As the final installation in this series of Financial Travel Tips about free accommodation, let’s talk about getting free accommodation with couch surfing.
What is Couch Surfing?
Although the term was coined and popularized by a service/website called CouchSurfing, it lends itself to a wider phenomenon referred to as a hospitality exchange.
The concept is simple: travelers are connected with and stay with local hosts in their homes. There are a few web resources to pave the way (listed below), and you can often create your own couch surfing opportunities as you travel and meet people along the way. (For example, two weeks of volunteering in Spain led me to a further four months of couch surfing experiences all around Europe).
Couch Surfing Resources
Below are some sites (most are free to join) to connect travelers with free accommodation and local hosts. In some cases, local hosts are only offering advice or a coffee meeting and orientation – which can be equally valuable, and result in new friendships.
As the namesake of the concept, CouchSurfing is one of the most popular resources. You can also find local CouchSurfing chapters and meetings around the world, which are apparently a blast. The people I know who use CouchSurfing love it.
Any formal couch surfing I’ve done has been through this website, which has an extensive worldwide membership (and a high concentration on Europe).
I haven’t used this service since membership is contingent on being in a position to host a traveler within six months (to ensure its membership has a proper balance of hosts and travelers and that the spirit of free accommodation is accepted with the desire to give back to other travelers in the same way). I like the concept, but with my full-time travels it was impossible to commit to being a host.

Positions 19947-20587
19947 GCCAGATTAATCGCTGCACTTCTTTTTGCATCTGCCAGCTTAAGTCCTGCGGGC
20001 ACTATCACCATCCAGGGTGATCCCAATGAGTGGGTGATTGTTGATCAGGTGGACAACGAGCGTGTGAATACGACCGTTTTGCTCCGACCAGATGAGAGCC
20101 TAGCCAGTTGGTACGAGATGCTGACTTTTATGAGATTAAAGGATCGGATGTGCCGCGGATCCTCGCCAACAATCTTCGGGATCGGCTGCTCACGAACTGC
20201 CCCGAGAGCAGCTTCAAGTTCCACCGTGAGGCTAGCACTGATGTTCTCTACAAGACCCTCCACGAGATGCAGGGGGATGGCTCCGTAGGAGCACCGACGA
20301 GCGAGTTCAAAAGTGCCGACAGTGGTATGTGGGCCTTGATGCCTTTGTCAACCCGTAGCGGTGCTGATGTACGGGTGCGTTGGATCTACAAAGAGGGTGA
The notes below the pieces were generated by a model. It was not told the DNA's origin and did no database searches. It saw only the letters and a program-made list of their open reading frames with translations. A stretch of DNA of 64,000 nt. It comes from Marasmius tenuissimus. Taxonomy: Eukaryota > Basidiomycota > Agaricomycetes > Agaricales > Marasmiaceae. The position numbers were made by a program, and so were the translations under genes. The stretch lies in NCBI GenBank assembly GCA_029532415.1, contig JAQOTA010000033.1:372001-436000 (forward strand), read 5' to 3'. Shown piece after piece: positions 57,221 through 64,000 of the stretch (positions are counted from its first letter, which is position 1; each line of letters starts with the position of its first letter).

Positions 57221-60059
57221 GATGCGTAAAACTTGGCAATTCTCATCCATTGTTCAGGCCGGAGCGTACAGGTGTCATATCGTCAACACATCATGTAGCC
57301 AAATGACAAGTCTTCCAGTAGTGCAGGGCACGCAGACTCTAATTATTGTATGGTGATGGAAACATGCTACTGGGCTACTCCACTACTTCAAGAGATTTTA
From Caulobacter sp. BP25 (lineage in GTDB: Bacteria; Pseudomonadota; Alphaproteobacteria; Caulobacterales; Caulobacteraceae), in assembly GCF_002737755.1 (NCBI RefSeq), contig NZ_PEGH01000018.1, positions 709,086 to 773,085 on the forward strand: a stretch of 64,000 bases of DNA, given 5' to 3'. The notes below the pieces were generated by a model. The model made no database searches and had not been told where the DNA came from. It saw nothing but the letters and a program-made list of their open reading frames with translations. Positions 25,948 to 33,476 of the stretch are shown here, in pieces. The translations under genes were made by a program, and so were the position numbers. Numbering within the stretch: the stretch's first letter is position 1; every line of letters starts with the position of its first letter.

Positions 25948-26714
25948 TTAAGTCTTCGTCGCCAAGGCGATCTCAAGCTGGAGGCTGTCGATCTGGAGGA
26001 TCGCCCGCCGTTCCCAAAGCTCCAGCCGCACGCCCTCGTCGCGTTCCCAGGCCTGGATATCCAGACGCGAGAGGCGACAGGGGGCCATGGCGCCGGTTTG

This one is just for the ladies, and although it’s not geared towards free accommodation, it’s a venue for meeting local women around the world to have your questions answered and assistance given as needed. Sometimes a new friendship and offer of accommodation can ensue. Here’s the scoop on HERmail.
Founded in March 2016, this fast-growing service is a unique combination of language and hospitality exchanges. Hosts who wish to practice a foreign language offer free accommodation to travelers of that mother tongue. I look forward to using this one in the future.
Couch Surfing Etiquette: The Unwritten Rules
There is nothing worse than a bad guest. So don’t be one! Here’s how:
Good house guests are like fresh produce: they go off after a few days.
Unless otherwise specified, don’t expect to impose for more than about three days. If a friendship and offer to stay longer blossoms, great. But the “probationary” period of a few days is best – for everybody.
Bring a Gift
Although you can buy a gift towards the end of your stay (when you know the host – and what they’d like – better), it’s nice to arrive with a gift too. Even a bottle of wine is a lovely gesture.
Do as your hosts do; observe them, and pitch in wherever you can. Some hosts will (initially) eschew your efforts, but it’s polite to try and help – and in many cases your help will be accepted and appreciated.
Leave No Trace
Don’t leave your crap all over the house; signs of your ablutions and messy lifestyle have no place here. Store your things neatly and in one place, and clean up after yourself as you go (wherever you go).
Keeping it Safe
Since you’re meeting – and accepting the hospitality of – a complete stranger, it’s good to arrange a first meeting in a public place so you can (both) ensure you’re comfortable. Many of the above sites have a passport authentication element to confirm identities and create an element of safety, but it’s ultimately up to you to trust your gut instincts.
Contact hosts who have fully completed their profile (because you’ve fully completed yours, right?) and with whom you share common interests, and create a dialog before you meet. This initial period of communication is important to ensure there’s a good (and safe) fit.
Managing an Online Business?
I haven’t done much couch surfing because it’s not entirely conducive to a lifestyle of managing an online business. Here’s why:
Interested in Free Accommodation?
Couch surfing isn’t the only way to enjoy free digs around the world. I’ve been doing it in one form or another since 2007. Check out this jam-packed resource to help you make your next trip a lot cheaper – and probably more enriching:
How to Get Free Accommodation Around the World